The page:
What's Your "No" Number?

boy hiding face

boy hiding face

Think about it... how many times do you say NO to your boy - in a day, in an hour, in the next few minutes?

"No" might also be: "Stop" and "Don't."

I challenge you to make an honest assessment of yourself and note how many times you say no to your boy.

And his reaction to your no.

Then, find out how many times he is told no at school or day care.

And his reaction to their no.  


How do you feel, as an adult, when another adult tells you no, or stop, or don't?

Remember a time, as a child, that you were told no - how did it feel?

Where did it live in your body?

What did it compel you to do next?

How do you feel, as a parent, when you tell your child no?

Are You Watering NO Down?

Don't get me wrong, there are absolutely times when it is appropriate to say NO! and STOP! and DON'T!

When we over-use those words, they lose their power, though.

You want them to have full-power when your child is running out into the street.

So use these words sparingly!

Make the No Into a Yes:

I recently observed in a kindergarten play yard.

Kids were active in the sandbox, on the swings, and generally running around.

However, the boys were told no way more often than the girls.

Granted, the boys were engaged in much more active play (because that's how boys like to play).

For every no the teacher told them, I could see ways that their behavior could be a yes.

It can be challenging at first to see ways to make a no into a yes but when you understand the deep-seated, biological imperative for boys to play the way they do, you can begin to see clearly how to shift their play into ways that it could be a yes.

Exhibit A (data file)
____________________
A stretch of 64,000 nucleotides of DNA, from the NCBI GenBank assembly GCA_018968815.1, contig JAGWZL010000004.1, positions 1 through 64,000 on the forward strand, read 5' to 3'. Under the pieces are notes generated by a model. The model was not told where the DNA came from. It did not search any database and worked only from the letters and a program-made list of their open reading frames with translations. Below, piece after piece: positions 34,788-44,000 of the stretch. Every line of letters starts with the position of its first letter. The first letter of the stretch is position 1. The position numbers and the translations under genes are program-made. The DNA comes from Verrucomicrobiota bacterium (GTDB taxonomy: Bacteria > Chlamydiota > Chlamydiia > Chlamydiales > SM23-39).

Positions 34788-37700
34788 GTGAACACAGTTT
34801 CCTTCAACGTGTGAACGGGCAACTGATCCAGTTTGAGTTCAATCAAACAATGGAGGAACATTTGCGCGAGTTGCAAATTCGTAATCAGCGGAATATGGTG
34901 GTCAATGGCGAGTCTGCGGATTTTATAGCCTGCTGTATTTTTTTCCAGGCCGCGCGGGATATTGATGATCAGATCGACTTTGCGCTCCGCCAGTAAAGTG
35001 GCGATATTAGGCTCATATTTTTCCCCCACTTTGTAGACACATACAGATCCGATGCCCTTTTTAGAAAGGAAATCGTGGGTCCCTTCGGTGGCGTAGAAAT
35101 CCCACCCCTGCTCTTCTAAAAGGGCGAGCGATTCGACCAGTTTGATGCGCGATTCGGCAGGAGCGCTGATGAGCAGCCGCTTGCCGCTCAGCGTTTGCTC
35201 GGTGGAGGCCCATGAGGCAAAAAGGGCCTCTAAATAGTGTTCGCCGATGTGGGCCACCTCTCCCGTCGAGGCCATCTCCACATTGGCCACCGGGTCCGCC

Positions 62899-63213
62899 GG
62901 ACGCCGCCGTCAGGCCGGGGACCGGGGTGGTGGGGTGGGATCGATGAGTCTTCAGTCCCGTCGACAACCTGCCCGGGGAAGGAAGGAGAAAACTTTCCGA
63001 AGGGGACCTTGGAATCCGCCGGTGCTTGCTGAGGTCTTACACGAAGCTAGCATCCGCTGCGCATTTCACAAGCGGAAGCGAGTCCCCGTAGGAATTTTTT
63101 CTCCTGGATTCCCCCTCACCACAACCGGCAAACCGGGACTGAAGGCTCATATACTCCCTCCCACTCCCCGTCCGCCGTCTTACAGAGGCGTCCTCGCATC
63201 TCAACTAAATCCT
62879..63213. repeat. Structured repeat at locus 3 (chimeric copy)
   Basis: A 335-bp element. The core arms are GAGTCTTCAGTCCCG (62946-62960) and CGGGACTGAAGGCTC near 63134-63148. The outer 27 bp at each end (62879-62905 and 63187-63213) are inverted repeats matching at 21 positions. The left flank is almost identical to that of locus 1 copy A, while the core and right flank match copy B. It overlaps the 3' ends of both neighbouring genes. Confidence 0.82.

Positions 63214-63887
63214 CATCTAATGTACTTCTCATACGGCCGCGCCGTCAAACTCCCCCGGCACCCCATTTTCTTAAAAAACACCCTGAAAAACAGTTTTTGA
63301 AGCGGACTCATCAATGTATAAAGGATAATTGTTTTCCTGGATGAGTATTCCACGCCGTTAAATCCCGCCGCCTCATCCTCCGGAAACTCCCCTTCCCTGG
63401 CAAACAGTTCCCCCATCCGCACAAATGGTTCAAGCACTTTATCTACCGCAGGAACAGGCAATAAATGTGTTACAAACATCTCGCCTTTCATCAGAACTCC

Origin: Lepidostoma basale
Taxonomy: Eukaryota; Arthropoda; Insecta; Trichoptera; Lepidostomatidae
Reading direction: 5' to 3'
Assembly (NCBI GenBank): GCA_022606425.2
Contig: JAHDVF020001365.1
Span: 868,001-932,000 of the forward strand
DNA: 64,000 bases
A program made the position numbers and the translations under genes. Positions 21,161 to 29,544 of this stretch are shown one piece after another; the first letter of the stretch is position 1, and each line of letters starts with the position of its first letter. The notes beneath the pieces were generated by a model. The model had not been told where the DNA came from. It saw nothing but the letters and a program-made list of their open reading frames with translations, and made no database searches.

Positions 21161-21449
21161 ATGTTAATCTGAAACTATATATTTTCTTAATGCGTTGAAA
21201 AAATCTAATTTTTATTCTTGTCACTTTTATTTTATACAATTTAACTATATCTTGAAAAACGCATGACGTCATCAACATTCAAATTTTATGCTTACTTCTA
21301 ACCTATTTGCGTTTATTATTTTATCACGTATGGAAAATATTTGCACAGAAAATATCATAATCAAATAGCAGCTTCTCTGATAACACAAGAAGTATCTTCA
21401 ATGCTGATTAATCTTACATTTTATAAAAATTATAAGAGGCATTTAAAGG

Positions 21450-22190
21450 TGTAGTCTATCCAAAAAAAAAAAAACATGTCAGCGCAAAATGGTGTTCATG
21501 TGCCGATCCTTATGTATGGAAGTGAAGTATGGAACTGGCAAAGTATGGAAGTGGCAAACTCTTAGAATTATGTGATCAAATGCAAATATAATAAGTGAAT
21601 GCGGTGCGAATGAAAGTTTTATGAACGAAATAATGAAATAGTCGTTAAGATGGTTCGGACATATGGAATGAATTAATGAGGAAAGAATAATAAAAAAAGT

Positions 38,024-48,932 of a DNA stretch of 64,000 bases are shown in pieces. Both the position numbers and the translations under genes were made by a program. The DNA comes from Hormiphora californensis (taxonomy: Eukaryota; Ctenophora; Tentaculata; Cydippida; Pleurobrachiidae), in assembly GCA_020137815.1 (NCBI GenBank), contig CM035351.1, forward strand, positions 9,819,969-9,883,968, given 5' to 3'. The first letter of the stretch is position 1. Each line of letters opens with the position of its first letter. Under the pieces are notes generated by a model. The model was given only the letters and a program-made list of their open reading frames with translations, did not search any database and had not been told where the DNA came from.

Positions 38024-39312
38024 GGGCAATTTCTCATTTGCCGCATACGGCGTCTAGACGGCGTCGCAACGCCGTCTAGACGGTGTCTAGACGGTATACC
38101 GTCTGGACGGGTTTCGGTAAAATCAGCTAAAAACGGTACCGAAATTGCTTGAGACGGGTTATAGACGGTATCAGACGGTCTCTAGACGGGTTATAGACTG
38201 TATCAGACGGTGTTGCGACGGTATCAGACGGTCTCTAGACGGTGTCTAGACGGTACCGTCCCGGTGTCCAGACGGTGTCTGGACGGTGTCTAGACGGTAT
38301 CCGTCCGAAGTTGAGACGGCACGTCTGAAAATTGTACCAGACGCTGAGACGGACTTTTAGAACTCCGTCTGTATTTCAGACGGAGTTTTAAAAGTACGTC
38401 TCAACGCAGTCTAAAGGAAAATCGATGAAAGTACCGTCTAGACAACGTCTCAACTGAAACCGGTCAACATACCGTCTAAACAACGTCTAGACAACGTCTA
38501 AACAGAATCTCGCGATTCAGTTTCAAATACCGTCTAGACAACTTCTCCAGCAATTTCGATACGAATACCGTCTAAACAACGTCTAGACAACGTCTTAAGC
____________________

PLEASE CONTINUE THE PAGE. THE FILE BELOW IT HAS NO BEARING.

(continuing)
For instance, these boys were slashing at each other with some fern fronds, laughing and connecting in a physical way. Of course, we don't want the boys pulling up the plants but they clearly needed a physical way to engage with each other. Pool noodles are a great way to play "sword fight" and of course you'll monitor and set parameters on the play, right? The biggest take-away is that you are saying YES to who he is and how he plays! And he reads you loud and clear - and feels heard and accepted.

A Constant No:

  • Encourages your boy to disconnect

  • Encourages him to tune you out

  • Encourages him to feel like school isn't for him

  • Encourages him to feel like no one understands him (or likes him)

Ouch!  That's rough.

The Two-Part REMEDY to NO:

  1. First, you MUST understand your son and what motivates him in his play, relating to his friends, communicating with you, and how he learns.

  2. Then ask yourself, "What do I want instead?" With your words, you give him the picture of what you DO want, not what you DON'T want. This may take some practice but once it becomes a habit, you'll find yourself navigating sticky situations with ease!

That's it!

When your no-number goes down, you'll see your son's relief and joy go up!


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